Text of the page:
All this to say, I am so thankful we have an amazing ethics team at our hospital, who spend a lot of their time with us in the NICU!!!

The fact that you guys have an ethics team is extremely reassuring. I thought I wanted to get a nicu nurse butthe ethics of some cases frightens me but if I was in a lower acuity nicu like level 2 or had a scenario like yours where there is an ethics team I can do my part of the job in peace 

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FurBabyMom has 8 years experience as a BSN, RN.

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2 hours ago, sadbuthappy said:

The fact that you guys have an ethics team is extremely reassuring. I thought I wanted to get a nicu nurse butthe ethics of some cases frightens me but if I was in a lower acuity nicu like level 2 or had a scenario like yours where there is an ethics team I can do my part of the job in peace 

OR Nurse here - but I care for NICU kiddos when they come to us.

I agree with what NICU Guy said...it's the incompatiable with life kiddos which are more taxing.  And like he pointed out, it exists with our elderly too - and I see that all the time (my job is both peds and adult).

I also agree with Adventure RN.   Most inpatient units, but particularly critical care units, are not revenue generators.  Those units are resource intensive, staffing costs are enormous, the technology to keep the patients alive is intricate and expensive...  Procedure areas are the parts of the hospitals making the money under current systems.  I would bet, that in nearly all hospitals in the US, the procedure areas are financing the rest of the hospital (this is true where I work, and administration admits it). 

Regarding ethics committees - this is trend in I feel, most, academic medical centers.  We have one, all of the large academic hospitals I've been in have had one.

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adventure_rn is a BSN and specializes in NICU, PICU.

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11 hours ago, CdnNICUnurse said:

Adventure_rn, BSN

i’m really curious about the stats that you posted about the micro-preemies....do you know what gestation they are talking about?  I’m assuming it is American stats?  I’m a Canadian NICU nurse for 13 years (yikes!!!) and from what I have seen in my work years, I find those statistics to be extremely low if they are talking about 22-24/6 weekers.  I personally have never seen a 22 weeker survive (i’m Thankfully not in an inborn NICU, so the initial resuscitations are done by the birth hospital and then our transport team goes to get babe).

I’m wondering what you think of those stats and if they seem accurate with what you have seen through out your time In the NICU??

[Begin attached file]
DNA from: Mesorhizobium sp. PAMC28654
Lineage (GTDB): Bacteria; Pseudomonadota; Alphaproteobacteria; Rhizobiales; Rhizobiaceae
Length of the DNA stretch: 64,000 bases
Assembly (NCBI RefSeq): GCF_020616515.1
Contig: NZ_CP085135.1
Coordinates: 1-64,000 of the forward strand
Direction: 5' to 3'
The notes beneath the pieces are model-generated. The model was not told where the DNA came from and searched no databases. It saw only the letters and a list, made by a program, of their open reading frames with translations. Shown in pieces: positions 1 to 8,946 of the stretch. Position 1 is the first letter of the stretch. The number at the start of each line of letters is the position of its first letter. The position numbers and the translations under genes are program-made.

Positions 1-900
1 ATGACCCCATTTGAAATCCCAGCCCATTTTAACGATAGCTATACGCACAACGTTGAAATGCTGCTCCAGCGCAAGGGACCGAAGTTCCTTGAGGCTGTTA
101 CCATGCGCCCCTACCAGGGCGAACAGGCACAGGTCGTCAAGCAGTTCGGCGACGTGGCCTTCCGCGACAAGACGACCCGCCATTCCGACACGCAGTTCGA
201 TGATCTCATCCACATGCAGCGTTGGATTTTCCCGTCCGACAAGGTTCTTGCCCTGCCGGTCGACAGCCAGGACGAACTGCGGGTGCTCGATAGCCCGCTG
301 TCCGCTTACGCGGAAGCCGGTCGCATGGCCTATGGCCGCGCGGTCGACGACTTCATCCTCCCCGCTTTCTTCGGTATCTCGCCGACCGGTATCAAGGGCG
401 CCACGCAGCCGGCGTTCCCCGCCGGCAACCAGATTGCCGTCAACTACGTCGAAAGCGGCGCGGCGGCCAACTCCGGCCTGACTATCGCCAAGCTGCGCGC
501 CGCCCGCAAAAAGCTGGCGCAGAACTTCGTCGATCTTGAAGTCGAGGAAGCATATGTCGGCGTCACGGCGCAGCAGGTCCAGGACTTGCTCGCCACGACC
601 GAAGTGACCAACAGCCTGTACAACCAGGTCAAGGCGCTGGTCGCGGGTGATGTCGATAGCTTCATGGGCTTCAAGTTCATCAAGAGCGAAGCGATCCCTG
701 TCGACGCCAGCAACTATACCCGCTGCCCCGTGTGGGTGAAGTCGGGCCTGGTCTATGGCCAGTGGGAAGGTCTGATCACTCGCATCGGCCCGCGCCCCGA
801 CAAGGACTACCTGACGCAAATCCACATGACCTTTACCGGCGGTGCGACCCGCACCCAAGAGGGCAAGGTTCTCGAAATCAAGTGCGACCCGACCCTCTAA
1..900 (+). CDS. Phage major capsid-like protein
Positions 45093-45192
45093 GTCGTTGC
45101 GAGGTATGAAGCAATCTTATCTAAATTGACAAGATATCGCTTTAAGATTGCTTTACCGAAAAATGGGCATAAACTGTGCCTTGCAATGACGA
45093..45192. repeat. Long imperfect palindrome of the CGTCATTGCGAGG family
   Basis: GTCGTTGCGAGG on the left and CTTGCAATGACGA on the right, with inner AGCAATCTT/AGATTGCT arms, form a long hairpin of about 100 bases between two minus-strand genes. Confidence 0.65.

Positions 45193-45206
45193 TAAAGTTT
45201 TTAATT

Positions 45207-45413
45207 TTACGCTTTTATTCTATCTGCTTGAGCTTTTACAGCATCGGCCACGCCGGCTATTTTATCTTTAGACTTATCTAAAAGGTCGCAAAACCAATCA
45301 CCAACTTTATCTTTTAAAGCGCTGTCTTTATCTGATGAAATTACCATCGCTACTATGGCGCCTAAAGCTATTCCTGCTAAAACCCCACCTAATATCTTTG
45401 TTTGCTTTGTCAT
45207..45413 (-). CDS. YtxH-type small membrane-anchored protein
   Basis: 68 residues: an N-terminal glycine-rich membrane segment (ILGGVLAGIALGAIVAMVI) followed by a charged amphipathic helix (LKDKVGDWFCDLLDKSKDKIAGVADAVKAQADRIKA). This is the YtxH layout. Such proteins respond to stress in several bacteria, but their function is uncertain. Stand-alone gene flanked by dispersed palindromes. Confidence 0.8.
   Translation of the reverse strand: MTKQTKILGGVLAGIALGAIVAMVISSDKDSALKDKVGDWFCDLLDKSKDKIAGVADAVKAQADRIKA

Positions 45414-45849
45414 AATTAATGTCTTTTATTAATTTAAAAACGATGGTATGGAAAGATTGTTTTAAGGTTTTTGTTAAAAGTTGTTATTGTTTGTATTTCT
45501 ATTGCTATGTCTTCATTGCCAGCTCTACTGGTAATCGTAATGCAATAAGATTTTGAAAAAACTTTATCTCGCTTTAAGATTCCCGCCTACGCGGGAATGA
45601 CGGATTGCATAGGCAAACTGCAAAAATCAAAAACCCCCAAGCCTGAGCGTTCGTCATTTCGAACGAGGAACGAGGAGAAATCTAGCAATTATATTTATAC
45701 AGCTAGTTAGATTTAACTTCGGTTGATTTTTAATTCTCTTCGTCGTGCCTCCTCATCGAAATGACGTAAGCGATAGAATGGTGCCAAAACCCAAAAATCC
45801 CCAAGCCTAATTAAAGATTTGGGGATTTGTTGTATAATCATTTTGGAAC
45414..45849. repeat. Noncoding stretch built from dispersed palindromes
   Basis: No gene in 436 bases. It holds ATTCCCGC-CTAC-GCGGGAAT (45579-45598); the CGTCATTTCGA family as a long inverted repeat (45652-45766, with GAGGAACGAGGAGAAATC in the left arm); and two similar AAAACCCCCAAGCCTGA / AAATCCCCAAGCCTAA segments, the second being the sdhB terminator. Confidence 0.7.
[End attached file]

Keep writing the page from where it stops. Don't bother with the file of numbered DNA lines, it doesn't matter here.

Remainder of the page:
i can only speak for my particular unit here, but I often feel (and I know colleagues agree as this is a constant conversation at work between us nurses and RT’s!!) that in our discussions with parents, we give too much hope.  I feel like we are often afraid of being honest about how bad it really is likely to be.  I fully believe in positive thinking and giving a chance, but I also really believe in realistic expectations and the notion that not every life is supposed to be saved (that sounds truly horrible....it’s not meant to be though!).  I feel like we also, very often, forget about the amount of suffering we have to cause .... and if chances are good, then it’s worth it....but if those efforts are extremely likely to be futile, and/or will only lead to a lifetime of constant intense pain and suffering.

All this to say, I am so thankful we have an amazing ethics team at our hospital, who spend a lot of their time with us in the NICU!!!

I do believe that the micro definition in that study included kids who are a bit bigger and tend to do much better (I think it's weight-based for ELBW kids, but I believe the estimate includes up to 26-ish weekers). And it's definitely true that kids even a few weeks gestationally older tend to do much better, and there are more of them, which skews the data. Part of the challenge seems to be that there isn't as much data on the outcomes for the 23-24 week populations compared to older/larger populations.

The other really tricky thing about consulting parents prenatally is, like I said in my last post, we really can't say with certainty the extent of the child's deficits if they survive. With every body system, we have to give them the best and worst case scenario, since we really can't say what will happen; unfortunately, even when we explain that the worst case scenario is more likely, many families will cling to the best case scenario.

For instance, with neurodevelopmental deficits, we may say, "Your child is likely to have cognitive deficits to some extent; they may be severe to the point where you child will never walk or speak, or they may be more mild. While they're more likely to be severe, we really can't say with certainty to what extent they could occur." Or for respiratory dysfunction we might say, "You child will probably have chronic respiratory problems, which may be as mild as going home on a nasal cannula, or as severe as going home with a trach, but we honestly can't predict to what extent they'll occur."

So often, parents express that if there's some chance of hope (or some remote possibility that their baby could be ok), they don't want to feel as though they're giving up on them--because what if their baby is the miracle baby who could have beaten the odds, but they were never given the chance because their parents gave up on them. A lot of parents can't live with that possibility, even if it's an unlikely "miracle baby" situation.